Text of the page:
The Kurelu are named for the tribal kain or leader: their country, that is, is “Kurelu’s Land.” The tribe is divided into four main groups: the Loro-Mabell to the northward, the Kosi-Alua from the western grasslands, the Haiman-Halluk, between the Kosi-Alua and the mountains, and the Wilihiman-Walalua, in the south. The Wilihiman-Walalua is the people’s contraction of four clan names (Wilil:Haiman-Walilo:Alua) and represents, politically, a union of allied villages. Several such unions, linked by clan or more or less well disposed toward one another, may form a loose confederacy and are led by the most powerful kain—in this case, Kurelu, kain of the Loro-Mabell. Their boundaries are fluid and informal, dependent on the predominance of clan, though the clans are spread throughout the villages. The clan Alua, for example, is well represented not only in the Wilihiman-Walalua but in the Kosi-Alua. The latter groups share a common frontier with the enemy and may be called the southern Kurelu.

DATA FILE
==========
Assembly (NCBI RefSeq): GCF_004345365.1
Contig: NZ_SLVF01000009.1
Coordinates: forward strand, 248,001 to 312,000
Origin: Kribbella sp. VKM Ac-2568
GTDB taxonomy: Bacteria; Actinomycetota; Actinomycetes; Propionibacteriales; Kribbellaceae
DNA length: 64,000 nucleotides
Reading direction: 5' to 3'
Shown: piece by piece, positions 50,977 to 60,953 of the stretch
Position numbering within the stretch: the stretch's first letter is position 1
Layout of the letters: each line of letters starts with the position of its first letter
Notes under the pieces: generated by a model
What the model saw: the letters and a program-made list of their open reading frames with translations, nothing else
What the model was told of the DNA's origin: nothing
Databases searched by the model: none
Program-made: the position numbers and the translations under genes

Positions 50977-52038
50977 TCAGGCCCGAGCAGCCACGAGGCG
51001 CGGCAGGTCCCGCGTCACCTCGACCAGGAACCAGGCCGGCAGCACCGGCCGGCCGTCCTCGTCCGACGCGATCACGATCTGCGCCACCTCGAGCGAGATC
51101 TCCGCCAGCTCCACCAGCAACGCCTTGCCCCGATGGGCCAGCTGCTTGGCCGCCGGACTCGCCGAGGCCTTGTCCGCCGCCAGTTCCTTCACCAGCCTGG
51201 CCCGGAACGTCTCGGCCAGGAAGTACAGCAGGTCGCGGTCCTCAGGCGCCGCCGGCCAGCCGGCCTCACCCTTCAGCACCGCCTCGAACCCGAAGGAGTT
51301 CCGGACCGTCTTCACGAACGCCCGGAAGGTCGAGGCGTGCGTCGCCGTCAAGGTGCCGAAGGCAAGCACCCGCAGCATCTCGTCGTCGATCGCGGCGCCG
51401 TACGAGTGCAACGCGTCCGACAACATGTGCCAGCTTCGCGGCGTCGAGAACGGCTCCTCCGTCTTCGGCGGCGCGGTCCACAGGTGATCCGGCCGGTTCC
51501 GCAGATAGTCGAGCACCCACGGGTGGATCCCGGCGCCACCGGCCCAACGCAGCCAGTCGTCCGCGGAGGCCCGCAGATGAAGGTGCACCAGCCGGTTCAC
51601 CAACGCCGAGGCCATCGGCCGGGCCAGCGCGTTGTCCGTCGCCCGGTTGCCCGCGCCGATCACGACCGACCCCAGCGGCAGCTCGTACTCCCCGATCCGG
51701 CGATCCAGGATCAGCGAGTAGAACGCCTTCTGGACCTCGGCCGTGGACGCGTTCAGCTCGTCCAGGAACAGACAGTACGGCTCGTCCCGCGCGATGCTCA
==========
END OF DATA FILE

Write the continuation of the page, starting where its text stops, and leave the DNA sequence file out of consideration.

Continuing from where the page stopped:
Because the southern Kurelu were entirely untouched by civilization, their culture was chosen for study by the Harvard-Peabody Expedition of 1961. The expedition, sponsored in part by the government of the Netherlands, entered the Baliem at the end of March and remained until September, with the cooperation and assistance of the Dutch officials, particularly Dr. Victor de Bruyn of the Office of Native Affairs. Its purpose was to live among the people as unobtrusively as possible and to film and record their wars, rituals, and daily life with a minimum of interference, in order that a true picture of a Stone Age culture—one of the few in which both war and agriculture are important—might be preserved.